Cowbridge Cattle Market: Animals at War
In 1914, our relationship with animals was very different to what it is today and their purpose was not as pets, but to earn their living.
We tend to forget when we think about the First World War that this was not a mechanised war and between 1914-1918, as well as a cattle market, Cowbridge was used as a depot for requisitioned horses.
During WWI, the demand for horses was so high that Britain requisitioned them from ordinary people. Farmers and other businesses throughout Wales and across Britain, which relied on horse-power, would find themselves stuck with their carts and nothing to pull them.
Without horses, ammunition would have run dry, soldiers would have gone without rations, and casualties would not have got to the field hospitals. Horses were primarily used to transport ammunition and supplies to the front, for reconnaissance and for carrying messengers, pulling artillery, ambulances, and supply wagons. They were also used to make cavalry charges.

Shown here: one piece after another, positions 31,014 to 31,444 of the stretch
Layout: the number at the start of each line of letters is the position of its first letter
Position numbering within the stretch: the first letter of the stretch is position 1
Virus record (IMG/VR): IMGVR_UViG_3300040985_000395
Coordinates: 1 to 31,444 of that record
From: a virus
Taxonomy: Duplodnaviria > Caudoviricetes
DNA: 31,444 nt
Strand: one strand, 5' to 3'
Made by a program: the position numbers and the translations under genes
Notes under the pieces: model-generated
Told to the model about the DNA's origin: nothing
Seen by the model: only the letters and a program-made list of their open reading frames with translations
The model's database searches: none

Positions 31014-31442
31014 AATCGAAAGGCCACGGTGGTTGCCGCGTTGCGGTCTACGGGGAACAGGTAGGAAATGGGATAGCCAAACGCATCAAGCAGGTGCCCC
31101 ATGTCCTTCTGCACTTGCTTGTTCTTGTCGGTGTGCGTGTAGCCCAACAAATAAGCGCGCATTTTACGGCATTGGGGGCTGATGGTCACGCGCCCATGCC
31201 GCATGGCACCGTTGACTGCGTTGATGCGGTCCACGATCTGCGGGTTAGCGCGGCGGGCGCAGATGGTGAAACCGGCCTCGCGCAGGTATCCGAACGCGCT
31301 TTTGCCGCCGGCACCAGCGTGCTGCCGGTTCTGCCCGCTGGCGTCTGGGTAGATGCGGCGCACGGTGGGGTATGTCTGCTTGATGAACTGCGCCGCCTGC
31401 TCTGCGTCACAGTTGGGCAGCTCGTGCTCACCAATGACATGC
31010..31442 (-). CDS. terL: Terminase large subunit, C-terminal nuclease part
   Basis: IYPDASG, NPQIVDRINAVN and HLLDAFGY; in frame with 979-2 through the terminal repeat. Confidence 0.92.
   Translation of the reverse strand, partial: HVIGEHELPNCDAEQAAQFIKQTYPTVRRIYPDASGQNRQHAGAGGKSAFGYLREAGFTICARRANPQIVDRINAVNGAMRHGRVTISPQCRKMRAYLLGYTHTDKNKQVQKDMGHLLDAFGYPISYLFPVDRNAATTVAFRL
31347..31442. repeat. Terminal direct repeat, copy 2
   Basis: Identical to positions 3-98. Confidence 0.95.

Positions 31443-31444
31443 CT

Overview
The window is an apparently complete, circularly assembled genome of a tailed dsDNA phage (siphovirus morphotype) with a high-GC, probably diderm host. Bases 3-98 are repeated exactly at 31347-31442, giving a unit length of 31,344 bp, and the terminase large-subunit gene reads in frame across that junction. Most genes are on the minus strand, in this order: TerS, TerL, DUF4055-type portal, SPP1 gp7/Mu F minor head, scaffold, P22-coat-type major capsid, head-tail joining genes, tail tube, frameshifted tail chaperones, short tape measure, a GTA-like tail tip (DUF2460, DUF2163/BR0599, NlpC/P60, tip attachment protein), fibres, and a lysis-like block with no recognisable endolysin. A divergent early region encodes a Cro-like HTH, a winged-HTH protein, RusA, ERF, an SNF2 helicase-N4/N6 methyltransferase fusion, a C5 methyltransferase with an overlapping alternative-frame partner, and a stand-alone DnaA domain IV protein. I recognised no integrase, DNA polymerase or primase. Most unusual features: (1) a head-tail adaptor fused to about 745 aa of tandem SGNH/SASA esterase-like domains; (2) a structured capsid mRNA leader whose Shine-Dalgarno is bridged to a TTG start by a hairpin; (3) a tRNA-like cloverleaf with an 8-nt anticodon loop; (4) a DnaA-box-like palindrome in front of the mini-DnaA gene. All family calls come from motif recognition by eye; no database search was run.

At the start of the war every major army had a substantial cavalry, and they performed well at first. However, the development of barbed wire, machine guns and trench warfare soon made attacks from horseback far more costly and ineffective on the Western Front. Cavalry units did prove useful throughout the war in other theatres though, including the Eastern Front, and the Middle East.
The British army used 1.2 million horses and mules during the first world war, of which approximately 484,000 ‘British’ horses sadly died in battle. Exact figures are hard to come by, but in total an estimated 8 Million horses died in WW1.
So many animals were killed during the war that it may have changed the way people think about animal welfare. The inscription on the 'Animals in War Memorial' in London includes the words: ' They had no choice.'
Location: Cowbridge Cattle Market, Vale of Glamorgan, CF71 7AP
Contributor: Phil Carradice, Historian